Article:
This bold title might seem extremely selfish and self-centered… but give it a chance. I promise I have a valid point here. I want to stop for a moment and point out a huge flaw within our motorcycle community, family, industry and whatever else you want to call it. I see it way too often and although it sounds good, it is missing a huge piece of the puzzle.
“Look twice, save a life. Motorcycles are everywhere.” – Now, of course, I love this slogan. It’s short, direct, and easy to understand. People get it, and that’s what we need. However, there is a large piece of information we are ignoring if the message ends there. What is it, you ask? It’s the part of the equation where motorcyclists are just as responsible for themselves on the road, if not more. I tend to lean toward the “more” side of things. Here’s why: we know the cars aren’t looking for us. That’s given by the fact that we felt the need to come up with a catchy tune to make drivers more aware of our presence. If you’ve ever taken a Motorcycle Safety Foundation Basic Rider Course, you should remember that one of the risks involved with riding a motorcycle is that we are darn near invisible to other drivers. We know to look out for bikes when we are in our cars, but even then, it is a conscious effort we make in order to “seek out” motorcycles on the road. It is easy to miss us, that’s the whole story.
Rather than embracing this fact and dealing with it by adjusting our riding styles, bike colors, gear colors, emergency strategies and attitudes, we choose to blame the drivers. Oh how often I have heard: “That lady pulled out right in front of me!” “He wasn’t even looking!” “She looked right at me and still didn’t see me!” “He had to have known I was next to him!” And the list goes on… so when does our responsibility as riders kick in? When do we admit: “I should have known she wouldn’t see me.” “I was right in his blind spot.” “I was going too fast to react in time.” You never hear something like that from a rider, so you would think every accident was some jerk of a driver’s fault. That is just not the case.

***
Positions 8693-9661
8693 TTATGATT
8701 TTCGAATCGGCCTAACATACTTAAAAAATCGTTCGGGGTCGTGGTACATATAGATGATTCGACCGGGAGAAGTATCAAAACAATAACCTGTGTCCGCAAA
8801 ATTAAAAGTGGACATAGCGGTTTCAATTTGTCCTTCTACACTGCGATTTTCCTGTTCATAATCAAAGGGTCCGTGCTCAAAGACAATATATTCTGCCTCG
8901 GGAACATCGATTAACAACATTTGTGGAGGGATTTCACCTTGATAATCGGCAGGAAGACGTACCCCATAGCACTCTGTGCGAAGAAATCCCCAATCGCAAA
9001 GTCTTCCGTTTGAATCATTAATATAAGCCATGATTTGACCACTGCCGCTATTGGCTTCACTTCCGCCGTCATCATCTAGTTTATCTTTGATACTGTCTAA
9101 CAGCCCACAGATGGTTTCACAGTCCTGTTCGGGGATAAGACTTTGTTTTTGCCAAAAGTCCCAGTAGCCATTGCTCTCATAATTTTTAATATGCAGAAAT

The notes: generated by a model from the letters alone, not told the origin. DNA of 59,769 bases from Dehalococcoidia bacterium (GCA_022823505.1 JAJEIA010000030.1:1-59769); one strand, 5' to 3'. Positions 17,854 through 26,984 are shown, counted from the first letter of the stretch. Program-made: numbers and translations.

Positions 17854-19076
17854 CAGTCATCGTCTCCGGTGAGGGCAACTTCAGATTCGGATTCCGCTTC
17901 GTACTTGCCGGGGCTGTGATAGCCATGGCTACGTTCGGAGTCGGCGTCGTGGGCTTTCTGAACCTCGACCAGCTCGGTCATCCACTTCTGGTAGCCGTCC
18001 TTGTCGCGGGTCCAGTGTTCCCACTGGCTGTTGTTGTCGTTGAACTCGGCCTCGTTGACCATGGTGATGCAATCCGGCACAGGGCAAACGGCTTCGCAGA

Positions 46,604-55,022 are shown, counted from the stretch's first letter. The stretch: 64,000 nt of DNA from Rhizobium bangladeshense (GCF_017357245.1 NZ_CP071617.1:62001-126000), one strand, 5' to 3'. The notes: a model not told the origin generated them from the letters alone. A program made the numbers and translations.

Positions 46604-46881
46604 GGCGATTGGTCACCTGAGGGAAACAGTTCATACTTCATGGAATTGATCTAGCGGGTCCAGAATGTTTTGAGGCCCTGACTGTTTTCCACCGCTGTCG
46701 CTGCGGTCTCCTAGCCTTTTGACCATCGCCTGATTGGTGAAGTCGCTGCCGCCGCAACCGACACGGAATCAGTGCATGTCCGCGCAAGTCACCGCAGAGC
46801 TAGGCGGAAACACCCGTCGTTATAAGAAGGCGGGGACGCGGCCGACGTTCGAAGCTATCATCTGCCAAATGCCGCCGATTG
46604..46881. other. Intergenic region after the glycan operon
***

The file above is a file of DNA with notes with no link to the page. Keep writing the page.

When was the last time you went to a parking lot to practice quick stops? Do you instinctively use both brakes correctly, or have you let yourself get into the habit of using only your front or rear? Do you know how your body will react if and when a car pulls out in front of you? We must remember that we can train ourselves on what to do in an emergency. It is up to us to expect the car to pull out in front of us, to expect the guy on his cell phone to change lanes right where we happen to be riding, to know that she honestly can’t see us hiding there by the curb. It is up to us to become aware of our location on the road, think about what we might look like (or not like like) to the cars around us, and put ourselves in the best position to avoid an emergency situation altogether. We need more of “us” and less of “them” out here.
The next time you swing your leg over, I dare you to take responsibility for the way you are riding and the way the cars around you are reacting to your presence. Do whatever you can to make yourself seen, but know that despite your best efforts, drivers are more than likely going to miss you. Expect it to happen before it even does. And please, by all means, pay attention.
I have revised the slogan I mentioned before into two parts that I think complete puzzle, where before it was lacking.
Drivers: Look Twice, Save a Life – Motorcycles are Everywhere!
Riders: Think Twice, Save YOUR Life – No one is Looking Out for You!
We can ALL benefit from slowing down a little and taking a second look… PAY ATTENTION on the road. Ride safe, ride hard, ride well.
2 thoughts on “Too much of “them” and not enough of “me” here…”
Ride to arrive. Look twice. Save a life. Your own.
I spent the last 30 plus years working in hospital trauma rooms in seven states and one thing that remember about 95 percent of the motorcycle accidents was excessive speed played a part in the accident. So guys and gals slow down and drive defensively and rock the gear!